Published Tuesday, March 13, 2012 | 8:25 a.m.
Updated Tuesday, March 13, 2012 | 10:12 a.m.
Anti-tax organizer Grover Norquist reportedly called Gov. Brian Sandoval “a rat” for extending a 2009 tax increase that he had promised to let sunset, according to an account of a conservative gathering in New York by the online news site BuzzFeed.
Norquist, the president of Americans for Tax Reform and creator of the pledge not to raise taxes, also “dismissed the notion” that Sandoval could be a viable GOP running mate.
Sandoval, who did not sign the Americans for Tax Reform pledge, promised repeatedly on the campaign trail that he would not extend the 2009 state tax increase to cover a significant budget shortfall last year.
His original proposed budget allowed the tax increases to expire. But when the Nevada Supreme Court issued a ruling that threw into question the state’s use of more than $650 million in local government funds to fill the budget gap.
Sandoval then reversed his position, brokering a deal with lawmakers to temporarily extend the tax increase through the end of fiscal year 2013.
Reached by email, Norquist deflected a direct question on whether he labeled Sandoval “a rat.”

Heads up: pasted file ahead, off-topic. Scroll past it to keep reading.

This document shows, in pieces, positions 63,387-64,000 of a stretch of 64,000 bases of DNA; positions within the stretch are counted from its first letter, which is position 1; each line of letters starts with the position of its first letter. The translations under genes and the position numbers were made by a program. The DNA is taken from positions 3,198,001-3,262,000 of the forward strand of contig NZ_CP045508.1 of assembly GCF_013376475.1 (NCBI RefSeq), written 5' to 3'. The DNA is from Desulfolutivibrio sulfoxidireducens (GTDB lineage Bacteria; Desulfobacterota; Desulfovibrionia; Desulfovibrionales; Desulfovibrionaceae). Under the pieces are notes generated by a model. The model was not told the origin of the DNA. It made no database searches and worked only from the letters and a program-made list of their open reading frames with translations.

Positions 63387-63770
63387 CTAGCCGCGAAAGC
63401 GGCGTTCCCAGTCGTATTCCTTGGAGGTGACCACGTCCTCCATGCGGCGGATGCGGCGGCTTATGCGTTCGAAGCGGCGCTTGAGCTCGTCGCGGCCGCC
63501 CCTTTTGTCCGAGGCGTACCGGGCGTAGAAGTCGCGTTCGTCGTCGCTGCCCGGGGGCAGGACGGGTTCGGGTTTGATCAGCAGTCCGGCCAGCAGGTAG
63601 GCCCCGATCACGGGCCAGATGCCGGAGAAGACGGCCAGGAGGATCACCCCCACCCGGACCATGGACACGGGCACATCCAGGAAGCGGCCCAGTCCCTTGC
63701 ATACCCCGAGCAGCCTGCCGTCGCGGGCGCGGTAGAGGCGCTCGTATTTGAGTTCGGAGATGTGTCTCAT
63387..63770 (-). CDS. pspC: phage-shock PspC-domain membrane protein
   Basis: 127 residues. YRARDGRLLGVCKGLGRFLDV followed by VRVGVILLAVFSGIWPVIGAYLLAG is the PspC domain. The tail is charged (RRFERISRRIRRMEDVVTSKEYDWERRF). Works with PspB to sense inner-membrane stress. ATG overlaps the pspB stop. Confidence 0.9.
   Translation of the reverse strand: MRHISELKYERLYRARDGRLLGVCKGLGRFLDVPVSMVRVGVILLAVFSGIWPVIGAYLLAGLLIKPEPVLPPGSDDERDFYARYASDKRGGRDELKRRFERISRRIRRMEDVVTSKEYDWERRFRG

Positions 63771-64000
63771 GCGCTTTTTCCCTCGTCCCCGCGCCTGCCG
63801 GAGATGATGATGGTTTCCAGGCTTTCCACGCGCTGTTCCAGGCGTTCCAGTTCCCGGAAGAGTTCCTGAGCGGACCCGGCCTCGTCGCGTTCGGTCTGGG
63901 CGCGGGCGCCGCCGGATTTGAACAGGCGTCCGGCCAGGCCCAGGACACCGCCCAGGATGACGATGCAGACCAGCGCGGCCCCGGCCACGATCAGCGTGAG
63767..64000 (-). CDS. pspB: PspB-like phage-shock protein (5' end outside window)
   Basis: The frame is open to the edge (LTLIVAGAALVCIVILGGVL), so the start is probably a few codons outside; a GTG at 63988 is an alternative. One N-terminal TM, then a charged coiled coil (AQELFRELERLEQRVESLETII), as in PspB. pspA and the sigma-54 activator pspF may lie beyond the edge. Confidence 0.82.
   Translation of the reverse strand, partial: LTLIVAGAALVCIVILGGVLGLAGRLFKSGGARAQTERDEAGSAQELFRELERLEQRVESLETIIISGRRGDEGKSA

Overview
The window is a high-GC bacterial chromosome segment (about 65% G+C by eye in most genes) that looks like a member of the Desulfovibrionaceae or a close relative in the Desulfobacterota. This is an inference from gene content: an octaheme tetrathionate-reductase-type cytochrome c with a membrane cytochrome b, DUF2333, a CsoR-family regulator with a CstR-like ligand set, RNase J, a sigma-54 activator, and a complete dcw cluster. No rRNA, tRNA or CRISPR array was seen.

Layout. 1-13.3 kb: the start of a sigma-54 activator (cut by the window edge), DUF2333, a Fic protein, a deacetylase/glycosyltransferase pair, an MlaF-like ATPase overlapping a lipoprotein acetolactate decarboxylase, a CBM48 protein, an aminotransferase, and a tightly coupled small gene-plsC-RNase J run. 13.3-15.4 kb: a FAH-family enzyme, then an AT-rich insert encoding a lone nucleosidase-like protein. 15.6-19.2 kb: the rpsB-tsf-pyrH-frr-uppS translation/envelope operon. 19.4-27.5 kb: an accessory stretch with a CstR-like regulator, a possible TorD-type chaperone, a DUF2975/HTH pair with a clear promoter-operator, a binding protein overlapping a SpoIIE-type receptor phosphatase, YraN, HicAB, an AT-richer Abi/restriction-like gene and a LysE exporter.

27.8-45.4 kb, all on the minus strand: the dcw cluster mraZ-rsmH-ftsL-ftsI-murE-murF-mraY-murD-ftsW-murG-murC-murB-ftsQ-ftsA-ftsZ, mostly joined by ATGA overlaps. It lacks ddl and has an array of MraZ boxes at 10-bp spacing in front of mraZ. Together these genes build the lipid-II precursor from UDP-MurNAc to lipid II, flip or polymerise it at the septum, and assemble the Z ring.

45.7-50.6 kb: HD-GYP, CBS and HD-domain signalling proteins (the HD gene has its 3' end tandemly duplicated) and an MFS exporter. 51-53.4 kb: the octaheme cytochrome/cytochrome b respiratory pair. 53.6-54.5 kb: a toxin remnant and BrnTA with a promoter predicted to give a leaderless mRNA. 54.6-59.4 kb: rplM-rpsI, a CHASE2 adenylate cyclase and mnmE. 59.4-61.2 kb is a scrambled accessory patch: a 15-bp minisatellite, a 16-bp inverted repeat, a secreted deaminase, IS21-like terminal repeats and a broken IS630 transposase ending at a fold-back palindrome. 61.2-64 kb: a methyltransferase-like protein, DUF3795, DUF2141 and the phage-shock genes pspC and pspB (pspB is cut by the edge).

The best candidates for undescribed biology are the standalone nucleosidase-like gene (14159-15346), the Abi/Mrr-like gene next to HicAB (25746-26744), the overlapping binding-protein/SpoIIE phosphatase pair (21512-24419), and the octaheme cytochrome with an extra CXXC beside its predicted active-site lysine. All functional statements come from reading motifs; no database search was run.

“I said he was the only Republican governor who raised taxes in 2011. Only five states raised taxes,” Norquist said in the email. “He was (a) poster child for why a written pledge is important. Sandoval said he wouldn’t raise taxes but did.”
At the time, several conservative lawmakers decried Sandoval’s decision, saying the court ruling applied only to the $62 million from the Clean Water Coalition and not the rest of the local government money. While 12 conservative lawmakers voted against the budget, Sandoval was largely able to quell any damaging political backlash from conservative activists.
Sandoval remains deeply popular with Nevada voters.
But Norquist has proven an influential voice on the issue of taxes, bringing a mostly black-and-white view to efforts to raise government revenue.
One of Norquist’s favorite invectives against Republicans he believes violate conservative fiscal principals is “rat head in a coke bottle.”UPDATE: In a follow up email, Norquist said he doesn't believe he called Sandoval a rat and described his comments as a "fleeting reference on his tax hike."